THE AUSTRALIAN FINANCIAL REVIEW (www.afr.com)
--Jetstar, the subsidiary of Qantas Airways, is reviving plans to fly to parts of southern Europe over the next two years. Analysts report that the company has been significant in providing profits for its parent, who has been struggling with maintaining demand for its key international flights. Qantas chief executive Alan Joyce advised that Jetstar was looking to fly to Athens, Rome and Milan, following the delivery of a new A330 aircraft next year. However it was not looking to compete on similar routes with Qantas, he said. Page 12.
--Australia's third biggest telecommunications company, AAPT , is looking to launch two more products onto the market that will capitalise on the popularity of its unlimited broadband plans, which do not cap usage between 2am and 8am. The company hopes to gain a larger share of the broadband market. Chief executive Paul Broad advised that the company was currently benefiting from strong growth and was signing up approximately 6000 new customers every month. Page 12.
--Pacific Brands is in the process of closing its Holeproof socks factory in Melbourne, Victoria, following similar closures of its King Gee factory at Bellambi in New South Wales where 79 jobs were lost. A Brisbane uniforms plant that traded under the Can't Ter' Em brand also had 60 jobs lost. Analysts report that so far 100 staff at the Holeproof factory have left the company with a further 60 cuts expected shortly. The closure of the factories is part of the restructuring plans of the company. Page 12.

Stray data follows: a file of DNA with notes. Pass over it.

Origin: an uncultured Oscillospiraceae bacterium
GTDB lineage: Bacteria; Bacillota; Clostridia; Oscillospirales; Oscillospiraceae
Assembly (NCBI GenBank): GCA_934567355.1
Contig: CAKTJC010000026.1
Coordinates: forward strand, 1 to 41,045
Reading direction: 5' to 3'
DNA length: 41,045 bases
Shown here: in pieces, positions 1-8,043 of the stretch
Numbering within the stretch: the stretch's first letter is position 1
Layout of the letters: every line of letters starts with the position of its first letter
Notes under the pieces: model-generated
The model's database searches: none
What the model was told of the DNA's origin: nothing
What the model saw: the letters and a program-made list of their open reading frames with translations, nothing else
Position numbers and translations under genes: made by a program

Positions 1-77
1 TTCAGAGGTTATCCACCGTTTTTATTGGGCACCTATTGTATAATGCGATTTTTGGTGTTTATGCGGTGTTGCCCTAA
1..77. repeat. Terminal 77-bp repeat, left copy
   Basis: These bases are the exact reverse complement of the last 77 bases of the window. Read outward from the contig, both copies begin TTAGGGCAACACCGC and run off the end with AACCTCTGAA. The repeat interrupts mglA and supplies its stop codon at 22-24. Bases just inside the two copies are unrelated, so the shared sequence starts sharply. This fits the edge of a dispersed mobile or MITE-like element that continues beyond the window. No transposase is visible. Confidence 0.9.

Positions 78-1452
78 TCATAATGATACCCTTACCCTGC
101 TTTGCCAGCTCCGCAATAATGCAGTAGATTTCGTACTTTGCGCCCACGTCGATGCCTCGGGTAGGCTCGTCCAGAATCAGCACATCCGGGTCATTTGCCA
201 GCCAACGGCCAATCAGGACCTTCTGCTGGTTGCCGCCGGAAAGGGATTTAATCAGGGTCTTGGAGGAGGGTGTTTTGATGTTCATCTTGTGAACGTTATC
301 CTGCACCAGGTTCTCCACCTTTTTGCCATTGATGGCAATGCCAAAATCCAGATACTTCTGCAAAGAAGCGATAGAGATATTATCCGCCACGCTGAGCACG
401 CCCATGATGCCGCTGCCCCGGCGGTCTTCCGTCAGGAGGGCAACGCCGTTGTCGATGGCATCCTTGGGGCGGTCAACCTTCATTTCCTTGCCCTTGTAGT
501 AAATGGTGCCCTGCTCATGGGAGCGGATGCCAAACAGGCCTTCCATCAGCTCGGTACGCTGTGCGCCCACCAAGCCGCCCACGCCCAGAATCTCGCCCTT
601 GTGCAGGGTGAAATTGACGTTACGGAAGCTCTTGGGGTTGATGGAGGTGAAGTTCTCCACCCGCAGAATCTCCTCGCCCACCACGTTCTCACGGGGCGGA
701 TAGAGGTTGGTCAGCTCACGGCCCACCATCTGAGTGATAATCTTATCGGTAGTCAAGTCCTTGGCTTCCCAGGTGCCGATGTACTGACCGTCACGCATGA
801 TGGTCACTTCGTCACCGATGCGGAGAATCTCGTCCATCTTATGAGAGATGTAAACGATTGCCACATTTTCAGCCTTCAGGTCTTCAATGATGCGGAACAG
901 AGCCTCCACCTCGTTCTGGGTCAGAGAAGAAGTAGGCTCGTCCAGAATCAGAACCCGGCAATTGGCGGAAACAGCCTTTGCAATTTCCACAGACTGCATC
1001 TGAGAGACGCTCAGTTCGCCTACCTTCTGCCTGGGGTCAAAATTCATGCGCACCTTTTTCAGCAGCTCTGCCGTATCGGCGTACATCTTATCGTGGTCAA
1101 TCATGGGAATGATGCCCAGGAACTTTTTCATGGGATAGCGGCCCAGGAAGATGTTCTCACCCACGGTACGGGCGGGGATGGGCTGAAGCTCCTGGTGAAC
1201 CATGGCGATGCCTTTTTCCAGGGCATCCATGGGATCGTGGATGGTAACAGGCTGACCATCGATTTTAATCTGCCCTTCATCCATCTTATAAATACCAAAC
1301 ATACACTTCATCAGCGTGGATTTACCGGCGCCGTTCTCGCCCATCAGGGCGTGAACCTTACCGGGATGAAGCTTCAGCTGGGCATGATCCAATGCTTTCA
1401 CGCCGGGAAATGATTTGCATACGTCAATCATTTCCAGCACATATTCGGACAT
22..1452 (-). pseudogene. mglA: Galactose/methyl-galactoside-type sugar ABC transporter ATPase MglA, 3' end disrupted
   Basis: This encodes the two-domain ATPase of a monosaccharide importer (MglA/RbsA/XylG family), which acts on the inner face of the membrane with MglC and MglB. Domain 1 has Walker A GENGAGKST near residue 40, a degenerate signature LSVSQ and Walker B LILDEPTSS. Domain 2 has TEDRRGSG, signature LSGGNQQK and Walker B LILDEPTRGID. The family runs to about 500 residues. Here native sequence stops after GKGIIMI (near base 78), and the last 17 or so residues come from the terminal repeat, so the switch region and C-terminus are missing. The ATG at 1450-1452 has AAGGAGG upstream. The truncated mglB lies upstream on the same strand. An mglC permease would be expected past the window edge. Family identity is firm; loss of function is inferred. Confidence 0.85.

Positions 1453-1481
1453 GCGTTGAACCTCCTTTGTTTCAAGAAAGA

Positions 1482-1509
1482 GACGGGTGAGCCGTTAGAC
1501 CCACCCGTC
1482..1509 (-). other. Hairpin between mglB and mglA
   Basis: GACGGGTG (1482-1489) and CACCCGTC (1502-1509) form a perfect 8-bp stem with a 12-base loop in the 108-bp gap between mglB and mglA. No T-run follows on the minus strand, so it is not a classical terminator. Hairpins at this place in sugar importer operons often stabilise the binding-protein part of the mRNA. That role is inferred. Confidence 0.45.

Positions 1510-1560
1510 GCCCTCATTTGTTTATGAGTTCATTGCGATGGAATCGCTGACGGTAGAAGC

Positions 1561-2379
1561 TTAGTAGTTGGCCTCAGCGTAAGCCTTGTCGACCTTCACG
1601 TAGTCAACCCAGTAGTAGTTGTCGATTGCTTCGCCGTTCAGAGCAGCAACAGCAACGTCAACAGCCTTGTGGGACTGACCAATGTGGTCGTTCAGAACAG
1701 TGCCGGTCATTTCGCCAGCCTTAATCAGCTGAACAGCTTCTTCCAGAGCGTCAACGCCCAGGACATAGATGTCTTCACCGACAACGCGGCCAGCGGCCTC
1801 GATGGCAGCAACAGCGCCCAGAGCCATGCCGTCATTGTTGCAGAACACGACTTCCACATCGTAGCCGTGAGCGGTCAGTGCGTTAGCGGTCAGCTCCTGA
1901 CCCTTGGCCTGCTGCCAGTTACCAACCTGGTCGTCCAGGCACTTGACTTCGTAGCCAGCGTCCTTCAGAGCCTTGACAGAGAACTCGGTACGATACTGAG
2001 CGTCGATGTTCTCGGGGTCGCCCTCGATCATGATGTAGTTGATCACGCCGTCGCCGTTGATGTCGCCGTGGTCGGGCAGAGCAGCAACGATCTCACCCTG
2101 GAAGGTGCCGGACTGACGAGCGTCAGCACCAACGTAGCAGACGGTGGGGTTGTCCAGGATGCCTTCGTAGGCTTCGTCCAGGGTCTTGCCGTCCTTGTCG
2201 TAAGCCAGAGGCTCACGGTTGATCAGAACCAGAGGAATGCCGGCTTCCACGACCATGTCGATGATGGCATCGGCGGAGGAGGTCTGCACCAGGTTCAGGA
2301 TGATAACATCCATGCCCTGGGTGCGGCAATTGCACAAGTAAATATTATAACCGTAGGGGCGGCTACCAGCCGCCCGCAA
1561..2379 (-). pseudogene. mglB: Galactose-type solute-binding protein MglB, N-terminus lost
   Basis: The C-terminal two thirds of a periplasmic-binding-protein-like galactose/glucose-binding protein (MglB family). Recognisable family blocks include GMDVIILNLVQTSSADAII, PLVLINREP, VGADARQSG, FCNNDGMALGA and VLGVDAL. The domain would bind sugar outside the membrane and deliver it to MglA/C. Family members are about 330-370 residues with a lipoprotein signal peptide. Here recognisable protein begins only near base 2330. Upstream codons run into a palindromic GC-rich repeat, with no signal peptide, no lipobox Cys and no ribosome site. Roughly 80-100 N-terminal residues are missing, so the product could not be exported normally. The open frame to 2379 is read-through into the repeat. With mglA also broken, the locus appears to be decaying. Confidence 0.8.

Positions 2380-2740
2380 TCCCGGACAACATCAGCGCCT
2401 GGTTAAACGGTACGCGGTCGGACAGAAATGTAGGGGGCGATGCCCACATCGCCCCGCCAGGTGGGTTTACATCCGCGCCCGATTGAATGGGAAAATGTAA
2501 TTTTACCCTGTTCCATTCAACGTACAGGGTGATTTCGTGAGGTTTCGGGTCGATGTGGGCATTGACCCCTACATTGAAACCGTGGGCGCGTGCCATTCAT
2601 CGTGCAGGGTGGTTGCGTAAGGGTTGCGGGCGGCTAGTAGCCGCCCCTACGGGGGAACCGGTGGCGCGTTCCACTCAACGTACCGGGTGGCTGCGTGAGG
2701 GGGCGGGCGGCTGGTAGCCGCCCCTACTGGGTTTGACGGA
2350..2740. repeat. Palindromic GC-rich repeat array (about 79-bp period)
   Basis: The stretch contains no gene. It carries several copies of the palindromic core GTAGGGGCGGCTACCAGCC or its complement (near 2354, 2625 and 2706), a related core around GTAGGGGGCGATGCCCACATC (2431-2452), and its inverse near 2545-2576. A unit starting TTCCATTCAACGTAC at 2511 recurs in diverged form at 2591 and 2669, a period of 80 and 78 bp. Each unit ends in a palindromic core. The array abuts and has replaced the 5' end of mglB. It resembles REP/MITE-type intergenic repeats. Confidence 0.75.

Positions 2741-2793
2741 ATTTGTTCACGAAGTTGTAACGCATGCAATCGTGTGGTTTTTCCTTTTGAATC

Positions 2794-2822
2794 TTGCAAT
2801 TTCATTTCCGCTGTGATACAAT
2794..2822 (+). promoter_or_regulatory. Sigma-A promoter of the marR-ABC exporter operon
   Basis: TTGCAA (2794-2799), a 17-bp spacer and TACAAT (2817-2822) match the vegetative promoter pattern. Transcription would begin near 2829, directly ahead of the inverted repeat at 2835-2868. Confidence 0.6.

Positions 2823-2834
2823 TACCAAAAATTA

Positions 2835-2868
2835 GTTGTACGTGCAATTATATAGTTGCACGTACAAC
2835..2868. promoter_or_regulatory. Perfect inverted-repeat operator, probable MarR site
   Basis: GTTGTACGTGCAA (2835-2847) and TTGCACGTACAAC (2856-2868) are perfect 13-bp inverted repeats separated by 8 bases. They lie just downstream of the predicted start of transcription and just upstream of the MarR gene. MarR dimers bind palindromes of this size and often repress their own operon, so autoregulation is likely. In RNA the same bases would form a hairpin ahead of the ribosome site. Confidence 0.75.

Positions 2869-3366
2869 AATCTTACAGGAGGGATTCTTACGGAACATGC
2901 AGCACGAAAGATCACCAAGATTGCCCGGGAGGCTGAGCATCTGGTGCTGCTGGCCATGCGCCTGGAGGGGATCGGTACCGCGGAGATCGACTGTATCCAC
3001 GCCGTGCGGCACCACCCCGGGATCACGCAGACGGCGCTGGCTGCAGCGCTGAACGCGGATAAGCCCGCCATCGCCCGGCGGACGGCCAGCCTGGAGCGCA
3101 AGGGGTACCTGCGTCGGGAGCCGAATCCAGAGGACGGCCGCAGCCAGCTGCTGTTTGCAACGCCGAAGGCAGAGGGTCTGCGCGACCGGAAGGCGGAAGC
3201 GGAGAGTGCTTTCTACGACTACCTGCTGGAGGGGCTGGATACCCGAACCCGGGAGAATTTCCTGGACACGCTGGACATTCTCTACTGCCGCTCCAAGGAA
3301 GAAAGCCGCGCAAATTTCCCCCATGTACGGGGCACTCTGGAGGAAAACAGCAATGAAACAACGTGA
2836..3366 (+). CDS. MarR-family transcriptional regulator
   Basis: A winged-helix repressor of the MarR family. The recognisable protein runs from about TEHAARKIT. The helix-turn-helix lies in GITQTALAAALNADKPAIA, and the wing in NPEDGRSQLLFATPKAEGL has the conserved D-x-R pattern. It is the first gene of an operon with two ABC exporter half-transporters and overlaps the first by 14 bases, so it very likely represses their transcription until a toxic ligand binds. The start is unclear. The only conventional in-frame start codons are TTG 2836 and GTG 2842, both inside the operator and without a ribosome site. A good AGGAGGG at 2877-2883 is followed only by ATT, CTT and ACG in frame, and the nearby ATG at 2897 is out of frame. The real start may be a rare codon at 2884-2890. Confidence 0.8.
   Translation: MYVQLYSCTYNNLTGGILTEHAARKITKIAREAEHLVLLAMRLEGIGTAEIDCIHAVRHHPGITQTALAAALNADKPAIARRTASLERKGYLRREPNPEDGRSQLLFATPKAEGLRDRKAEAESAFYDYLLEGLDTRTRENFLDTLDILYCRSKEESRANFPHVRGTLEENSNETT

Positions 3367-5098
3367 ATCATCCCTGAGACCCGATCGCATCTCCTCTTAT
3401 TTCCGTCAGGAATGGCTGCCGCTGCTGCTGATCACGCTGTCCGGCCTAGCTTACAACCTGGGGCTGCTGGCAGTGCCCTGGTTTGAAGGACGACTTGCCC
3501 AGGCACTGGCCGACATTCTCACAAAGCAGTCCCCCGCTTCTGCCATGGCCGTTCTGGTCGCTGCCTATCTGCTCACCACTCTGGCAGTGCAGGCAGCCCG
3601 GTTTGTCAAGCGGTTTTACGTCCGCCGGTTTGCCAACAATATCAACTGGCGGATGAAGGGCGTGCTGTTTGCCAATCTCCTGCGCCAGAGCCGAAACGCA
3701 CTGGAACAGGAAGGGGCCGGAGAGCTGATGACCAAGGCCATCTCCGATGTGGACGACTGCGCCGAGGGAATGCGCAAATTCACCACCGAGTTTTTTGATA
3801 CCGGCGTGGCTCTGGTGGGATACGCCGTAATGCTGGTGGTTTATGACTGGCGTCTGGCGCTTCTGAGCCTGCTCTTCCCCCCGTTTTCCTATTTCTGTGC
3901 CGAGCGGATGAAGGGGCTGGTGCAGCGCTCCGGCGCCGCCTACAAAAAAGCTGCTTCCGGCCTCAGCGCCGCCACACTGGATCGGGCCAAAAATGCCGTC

--Macquarie Group pipeline operator DUET Group is seeking to go ahead with investments to further its network in the current year, despite concerns that high levels of debt may force the fund to face a credit downgrade. Credit Suisse analyst Sandra McCullagh advised that the fund 'may have little room to borrow without adding to its risk profile.' DUET revealed a net loss of A$62.3 million compared to a A$51.3 million net profit a year earlier, following a write down of the value of interest rate and foreign exchange derivatives. Page 14.